The Competition policy puts companies under pressure to present a wide range of the best possible goods at good possible prices, giving choice to consumers.
Rabat – Morocco’s Competition Council signed a partnership agreement with the International Finance Corporation (IFC), part of the World Bank Group, to develop an institutional ecosystem to effectively implement the competition policy.
The Competition policy is an initiative aimed at ensuring that competition between companies is not restricted or undermined in ways that are detrimental to the economy and society.
Chairman of the Competition Council Driss Guerraoui inked the accord with IFC Vice-President for the Middle East and Africa Sergio Pimenta on Wednesday in Rabat.
Under the agreement, the IFC undertakes to assist Morocco in building the institutional capacity of the Competition Councils.
Speaking at the signing ceremony, Guerraoui stressed that the new cooperation is the materialization of a shared determination to build a “strong” and “lasting” partnership between the Competition Council and the World Bank Group, through the IFC.
Guerraoui affirmed that the components of this partnership will be effectively used to enable the Council to address challenges in market knowledge, capacity building, the effectiveness of the rule of law as well as the challenge of promoting the principle of economic responsibility for businesses, the state, territories, and citizens.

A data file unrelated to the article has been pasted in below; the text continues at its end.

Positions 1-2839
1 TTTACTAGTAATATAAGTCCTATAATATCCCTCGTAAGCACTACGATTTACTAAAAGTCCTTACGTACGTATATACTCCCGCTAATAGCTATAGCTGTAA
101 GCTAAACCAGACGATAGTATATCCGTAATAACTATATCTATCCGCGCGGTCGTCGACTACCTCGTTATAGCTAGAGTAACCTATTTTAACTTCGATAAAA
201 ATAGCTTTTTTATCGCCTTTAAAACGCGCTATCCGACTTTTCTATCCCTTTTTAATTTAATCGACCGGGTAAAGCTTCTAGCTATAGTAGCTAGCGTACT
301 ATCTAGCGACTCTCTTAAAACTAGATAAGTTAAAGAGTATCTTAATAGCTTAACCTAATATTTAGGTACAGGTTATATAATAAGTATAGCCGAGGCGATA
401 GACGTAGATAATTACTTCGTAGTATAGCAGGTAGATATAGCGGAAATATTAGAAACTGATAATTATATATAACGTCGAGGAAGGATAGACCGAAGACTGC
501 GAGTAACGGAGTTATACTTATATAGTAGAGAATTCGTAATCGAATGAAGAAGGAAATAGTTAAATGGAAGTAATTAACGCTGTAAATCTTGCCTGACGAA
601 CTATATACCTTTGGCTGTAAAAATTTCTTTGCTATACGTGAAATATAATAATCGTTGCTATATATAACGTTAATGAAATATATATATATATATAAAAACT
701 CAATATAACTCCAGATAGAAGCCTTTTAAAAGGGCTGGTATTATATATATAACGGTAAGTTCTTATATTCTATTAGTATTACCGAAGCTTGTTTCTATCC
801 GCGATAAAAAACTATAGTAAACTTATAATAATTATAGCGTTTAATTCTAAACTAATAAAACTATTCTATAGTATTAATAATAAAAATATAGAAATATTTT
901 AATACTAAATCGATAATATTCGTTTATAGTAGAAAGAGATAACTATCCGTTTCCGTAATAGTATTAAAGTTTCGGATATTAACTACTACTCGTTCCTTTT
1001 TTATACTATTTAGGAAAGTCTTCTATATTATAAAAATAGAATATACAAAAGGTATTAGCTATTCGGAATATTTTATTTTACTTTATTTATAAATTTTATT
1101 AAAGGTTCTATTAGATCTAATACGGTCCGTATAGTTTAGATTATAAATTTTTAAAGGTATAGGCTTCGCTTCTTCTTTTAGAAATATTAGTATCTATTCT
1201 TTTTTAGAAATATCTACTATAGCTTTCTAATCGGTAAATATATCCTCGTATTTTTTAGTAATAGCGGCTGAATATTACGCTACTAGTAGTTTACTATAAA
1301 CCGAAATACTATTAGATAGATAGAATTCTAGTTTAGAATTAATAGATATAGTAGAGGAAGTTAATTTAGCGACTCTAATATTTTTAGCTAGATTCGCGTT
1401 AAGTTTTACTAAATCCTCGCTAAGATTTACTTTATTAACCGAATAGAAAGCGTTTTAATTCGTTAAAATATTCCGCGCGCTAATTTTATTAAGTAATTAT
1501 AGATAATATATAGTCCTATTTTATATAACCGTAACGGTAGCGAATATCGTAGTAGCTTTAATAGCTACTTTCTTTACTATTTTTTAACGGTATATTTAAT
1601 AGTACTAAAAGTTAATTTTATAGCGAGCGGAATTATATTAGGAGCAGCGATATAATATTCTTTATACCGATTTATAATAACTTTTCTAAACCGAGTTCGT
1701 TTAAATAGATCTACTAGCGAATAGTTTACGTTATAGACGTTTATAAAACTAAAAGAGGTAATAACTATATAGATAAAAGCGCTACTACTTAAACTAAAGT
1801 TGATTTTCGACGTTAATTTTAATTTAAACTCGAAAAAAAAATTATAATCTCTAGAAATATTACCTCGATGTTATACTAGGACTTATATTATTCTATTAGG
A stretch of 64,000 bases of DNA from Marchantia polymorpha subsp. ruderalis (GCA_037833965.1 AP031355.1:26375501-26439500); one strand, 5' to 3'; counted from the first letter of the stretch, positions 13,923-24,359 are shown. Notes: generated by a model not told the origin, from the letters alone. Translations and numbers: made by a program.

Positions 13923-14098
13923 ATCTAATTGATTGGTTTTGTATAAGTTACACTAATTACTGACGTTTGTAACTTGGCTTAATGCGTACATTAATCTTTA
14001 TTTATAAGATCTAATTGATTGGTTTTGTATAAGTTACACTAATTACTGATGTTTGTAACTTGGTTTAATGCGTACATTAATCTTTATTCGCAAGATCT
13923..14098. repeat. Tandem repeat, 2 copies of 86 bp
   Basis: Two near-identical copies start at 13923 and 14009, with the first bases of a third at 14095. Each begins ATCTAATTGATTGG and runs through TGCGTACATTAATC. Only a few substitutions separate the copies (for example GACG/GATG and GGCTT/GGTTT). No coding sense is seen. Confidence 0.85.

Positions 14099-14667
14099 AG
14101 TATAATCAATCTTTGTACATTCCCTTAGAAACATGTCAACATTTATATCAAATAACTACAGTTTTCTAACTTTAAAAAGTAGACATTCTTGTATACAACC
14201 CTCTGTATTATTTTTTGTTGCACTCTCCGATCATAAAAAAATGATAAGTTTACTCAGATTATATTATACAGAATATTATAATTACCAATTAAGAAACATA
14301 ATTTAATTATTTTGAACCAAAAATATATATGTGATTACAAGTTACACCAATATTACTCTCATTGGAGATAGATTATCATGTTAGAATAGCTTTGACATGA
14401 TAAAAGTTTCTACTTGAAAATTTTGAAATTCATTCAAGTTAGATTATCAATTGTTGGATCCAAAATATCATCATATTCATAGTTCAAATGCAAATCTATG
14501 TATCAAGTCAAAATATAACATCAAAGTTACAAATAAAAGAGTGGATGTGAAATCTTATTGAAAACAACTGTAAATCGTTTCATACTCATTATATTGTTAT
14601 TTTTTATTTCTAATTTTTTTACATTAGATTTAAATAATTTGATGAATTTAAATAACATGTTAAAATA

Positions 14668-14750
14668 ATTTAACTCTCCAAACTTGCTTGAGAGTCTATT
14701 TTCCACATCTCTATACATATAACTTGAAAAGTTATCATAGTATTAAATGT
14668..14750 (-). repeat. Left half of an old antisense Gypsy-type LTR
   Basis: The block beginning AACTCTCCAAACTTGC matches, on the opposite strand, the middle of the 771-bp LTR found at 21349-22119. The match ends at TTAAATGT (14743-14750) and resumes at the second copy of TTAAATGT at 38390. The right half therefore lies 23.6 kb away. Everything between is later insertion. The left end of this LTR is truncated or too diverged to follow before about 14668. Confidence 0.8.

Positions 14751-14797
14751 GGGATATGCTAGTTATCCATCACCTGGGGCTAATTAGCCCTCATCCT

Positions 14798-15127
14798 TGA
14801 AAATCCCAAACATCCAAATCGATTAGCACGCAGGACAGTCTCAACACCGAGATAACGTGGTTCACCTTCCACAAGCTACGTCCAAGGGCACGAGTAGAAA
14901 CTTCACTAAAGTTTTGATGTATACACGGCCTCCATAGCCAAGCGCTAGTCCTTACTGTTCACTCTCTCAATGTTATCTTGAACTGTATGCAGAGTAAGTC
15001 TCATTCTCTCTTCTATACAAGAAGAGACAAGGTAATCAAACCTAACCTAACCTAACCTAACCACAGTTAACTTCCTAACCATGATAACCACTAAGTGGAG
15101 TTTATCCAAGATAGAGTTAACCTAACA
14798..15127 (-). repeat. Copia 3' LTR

Meanwhile, Pimenta said that the agreement embodies IFC’s commitment to strengthening the Council’s institutional framework and the coordinated efforts between public bodies, regulators, and the private sector to create a competitive business environment and promote open markets.
Pimenta said he was convinced of the impact of “effective” competition policy on growth, productivity, and competitiveness, noting that such a competition policy is not limited to the application of competition law, but also encompasses all market regulations that actively encourage competition or minimize the effects of government policies’ distortion.
Citing a recent report by the World Bank on the constraints linked to the development of the Moroccan private sector, Pimenta emphasized that “the contestability of the Moroccan markets and the competition policy are key elements to create the conditions necessary for the emergence of a dynamic, competitive and diverse private sector.”
He reaffirmed IFC’s commitment to assist the Competition Council in achieving its objectives, in addition to its desire to support the improvement of the business environment to foster a competitive environment in which the private sector boosts economic growth as well as job creation on a broad scope.